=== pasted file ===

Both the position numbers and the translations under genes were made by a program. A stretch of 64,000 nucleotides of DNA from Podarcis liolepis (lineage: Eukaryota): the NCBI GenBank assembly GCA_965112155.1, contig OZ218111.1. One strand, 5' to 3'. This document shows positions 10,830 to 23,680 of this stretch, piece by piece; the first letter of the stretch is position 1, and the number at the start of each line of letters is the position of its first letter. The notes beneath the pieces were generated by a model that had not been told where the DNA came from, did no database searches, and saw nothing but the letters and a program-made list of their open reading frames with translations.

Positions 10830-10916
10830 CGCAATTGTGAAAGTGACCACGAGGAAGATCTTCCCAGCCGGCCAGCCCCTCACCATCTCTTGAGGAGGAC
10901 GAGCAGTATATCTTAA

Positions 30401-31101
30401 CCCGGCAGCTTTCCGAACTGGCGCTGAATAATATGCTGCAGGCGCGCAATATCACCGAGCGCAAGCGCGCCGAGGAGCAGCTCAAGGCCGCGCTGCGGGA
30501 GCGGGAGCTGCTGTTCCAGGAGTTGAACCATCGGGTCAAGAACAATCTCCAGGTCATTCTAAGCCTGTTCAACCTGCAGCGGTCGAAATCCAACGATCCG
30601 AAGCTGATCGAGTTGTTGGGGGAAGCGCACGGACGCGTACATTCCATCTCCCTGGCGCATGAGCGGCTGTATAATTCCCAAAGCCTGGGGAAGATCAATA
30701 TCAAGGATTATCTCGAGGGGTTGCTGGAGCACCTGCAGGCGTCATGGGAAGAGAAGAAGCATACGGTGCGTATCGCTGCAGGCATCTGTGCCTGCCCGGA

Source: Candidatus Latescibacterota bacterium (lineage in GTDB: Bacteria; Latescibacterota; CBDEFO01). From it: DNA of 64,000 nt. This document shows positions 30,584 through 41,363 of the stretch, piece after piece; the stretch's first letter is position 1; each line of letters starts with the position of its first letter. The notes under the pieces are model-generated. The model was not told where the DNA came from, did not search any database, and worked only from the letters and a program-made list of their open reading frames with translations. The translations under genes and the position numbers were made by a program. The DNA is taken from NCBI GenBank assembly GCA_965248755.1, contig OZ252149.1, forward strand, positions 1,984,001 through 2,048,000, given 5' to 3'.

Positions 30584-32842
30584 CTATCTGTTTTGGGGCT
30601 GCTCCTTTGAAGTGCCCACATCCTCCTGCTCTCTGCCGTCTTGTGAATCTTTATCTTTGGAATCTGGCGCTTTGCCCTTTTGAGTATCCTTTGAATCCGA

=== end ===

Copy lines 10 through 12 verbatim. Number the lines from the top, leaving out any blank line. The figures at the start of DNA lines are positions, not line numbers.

Source: Candidatus Latescibacterota bacterium (lineage in GTDB: Bacteria; Latescibacterota; CBDEFO01). From it: DNA of 64,000 nt. This document shows positions 30,584 through 41,363 of the stretch, piece after piece; the stretch's first letter is position 1; each line of letters starts with the position of its first letter. The notes under the pieces are model-generated. The model was not told where the DNA came from, did not search any database, and worked only from the letters and a program-made list of their open reading frames with translations. The translations under genes and the position numbers were made by a program. The DNA is taken from NCBI GenBank assembly GCA_965248755.1, contig OZ252149.1, forward strand, positions 1,984,001 through 2,048,000, given 5' to 3'.

Positions 30584-32842
30584 CTATCTGTTTTGGGGCT